Design of micropower operational amplifiers
Massachusetts Institute of Technology. Dept. of Electrical Engineering and Computer Science.
Brendan J. Whelan.
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The operational amplifier is a fundamental building block for electronic devices and systems. The advancement of modern electronic technology has been setting more performance demand on the underlying integrated circuits including the operational amplifier. Reduction in power consumption and improvement in speed are some of the most important requirements. To address these concerns, this thesis presents a design of micropower Class AB operational amplifiers which has the ratio of gain bandwidth product to supply current higher than that of an existing IC. The design is in a 0.6pxm CMOS process. The input stage of the design has the folded-cascode architecture that allows the input common-mode range down to negative supply voltage. The Class AB output stage swings rail-to-rail and has the ratio of maximum current to quiescent current greater than 100. The bias cell of the operational amplifier is designed to consume only 6% of the total supply current. The thesis concludes the operational amplifier design with two frequency compensation options.(cont.) The one with simple Miller compensation has a unity gain frequency of 360kHz with 61.5 degrees of phase margin at 100pF load while consuming 20[mu]A supply current. The other with the hybrid of simple Miller compensation and cascode compensation offers an improved unity gain frequency of 590kHz at the same loading and power condition.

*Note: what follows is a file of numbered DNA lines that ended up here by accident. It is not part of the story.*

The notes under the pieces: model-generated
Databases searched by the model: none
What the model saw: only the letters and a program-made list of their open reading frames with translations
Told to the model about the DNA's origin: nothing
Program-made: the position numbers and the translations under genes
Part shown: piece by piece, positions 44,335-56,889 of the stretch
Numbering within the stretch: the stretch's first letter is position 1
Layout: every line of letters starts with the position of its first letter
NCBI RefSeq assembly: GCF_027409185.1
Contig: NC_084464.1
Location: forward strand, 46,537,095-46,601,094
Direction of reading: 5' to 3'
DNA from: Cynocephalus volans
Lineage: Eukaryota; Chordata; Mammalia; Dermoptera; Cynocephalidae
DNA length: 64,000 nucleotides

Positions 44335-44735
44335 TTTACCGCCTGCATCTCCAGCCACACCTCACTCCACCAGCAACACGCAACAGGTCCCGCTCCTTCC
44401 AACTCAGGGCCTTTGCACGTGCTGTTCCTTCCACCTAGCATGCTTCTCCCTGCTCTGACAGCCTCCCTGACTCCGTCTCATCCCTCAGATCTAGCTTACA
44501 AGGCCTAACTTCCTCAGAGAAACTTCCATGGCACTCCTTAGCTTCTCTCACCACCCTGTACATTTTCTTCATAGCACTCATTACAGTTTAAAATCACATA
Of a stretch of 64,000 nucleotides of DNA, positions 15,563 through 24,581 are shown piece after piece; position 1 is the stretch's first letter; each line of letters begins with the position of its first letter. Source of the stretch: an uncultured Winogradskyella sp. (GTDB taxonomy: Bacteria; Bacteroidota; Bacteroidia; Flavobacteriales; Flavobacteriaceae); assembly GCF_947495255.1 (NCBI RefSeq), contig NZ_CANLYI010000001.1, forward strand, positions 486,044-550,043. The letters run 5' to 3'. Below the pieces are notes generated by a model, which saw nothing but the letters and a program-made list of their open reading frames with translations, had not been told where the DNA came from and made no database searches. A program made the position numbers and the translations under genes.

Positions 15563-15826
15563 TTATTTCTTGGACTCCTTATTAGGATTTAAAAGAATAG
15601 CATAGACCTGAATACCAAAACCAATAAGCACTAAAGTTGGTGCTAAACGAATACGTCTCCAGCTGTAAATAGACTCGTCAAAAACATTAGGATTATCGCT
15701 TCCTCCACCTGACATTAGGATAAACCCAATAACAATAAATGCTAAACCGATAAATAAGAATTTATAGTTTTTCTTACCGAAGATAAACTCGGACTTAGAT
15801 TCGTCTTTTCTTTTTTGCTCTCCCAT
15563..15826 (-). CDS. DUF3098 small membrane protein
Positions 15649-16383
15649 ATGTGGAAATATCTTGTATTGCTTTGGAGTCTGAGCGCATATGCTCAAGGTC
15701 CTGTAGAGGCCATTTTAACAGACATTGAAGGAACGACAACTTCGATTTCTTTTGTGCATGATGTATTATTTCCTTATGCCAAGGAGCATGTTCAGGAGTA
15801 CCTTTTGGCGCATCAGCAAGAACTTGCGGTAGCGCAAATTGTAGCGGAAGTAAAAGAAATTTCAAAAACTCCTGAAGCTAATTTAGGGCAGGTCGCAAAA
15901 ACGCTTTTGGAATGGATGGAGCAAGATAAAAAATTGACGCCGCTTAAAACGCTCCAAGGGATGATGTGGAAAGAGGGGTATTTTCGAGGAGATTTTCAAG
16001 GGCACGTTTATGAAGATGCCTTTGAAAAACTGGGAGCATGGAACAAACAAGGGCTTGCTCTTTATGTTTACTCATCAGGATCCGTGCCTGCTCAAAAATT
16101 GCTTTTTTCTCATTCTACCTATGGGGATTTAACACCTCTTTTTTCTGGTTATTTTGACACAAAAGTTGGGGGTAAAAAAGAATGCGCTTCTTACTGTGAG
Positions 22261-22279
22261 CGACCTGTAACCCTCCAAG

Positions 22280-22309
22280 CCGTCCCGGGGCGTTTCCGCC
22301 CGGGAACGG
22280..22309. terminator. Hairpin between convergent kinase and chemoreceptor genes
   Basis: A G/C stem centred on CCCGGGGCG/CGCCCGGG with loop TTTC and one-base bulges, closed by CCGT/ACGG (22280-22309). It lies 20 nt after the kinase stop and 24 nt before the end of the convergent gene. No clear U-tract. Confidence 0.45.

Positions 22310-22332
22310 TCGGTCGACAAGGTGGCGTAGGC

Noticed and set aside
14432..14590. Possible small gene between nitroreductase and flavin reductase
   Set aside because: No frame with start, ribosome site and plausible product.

Thesis (M. Eng.)--Massachusetts Institute of Technology, Dept. of Electrical Engineering and Computer Science, 2006.Includes bibliographical references (p. 149-151).
DepartmentMassachusetts Institute of Technology. Dept. of Electrical Engineering and Computer Science.; Massachusetts Institute of Technology. Department of Electrical Engineering and Computer Science
Massachusetts Institute of Technology
Electrical Engineering and Computer Science.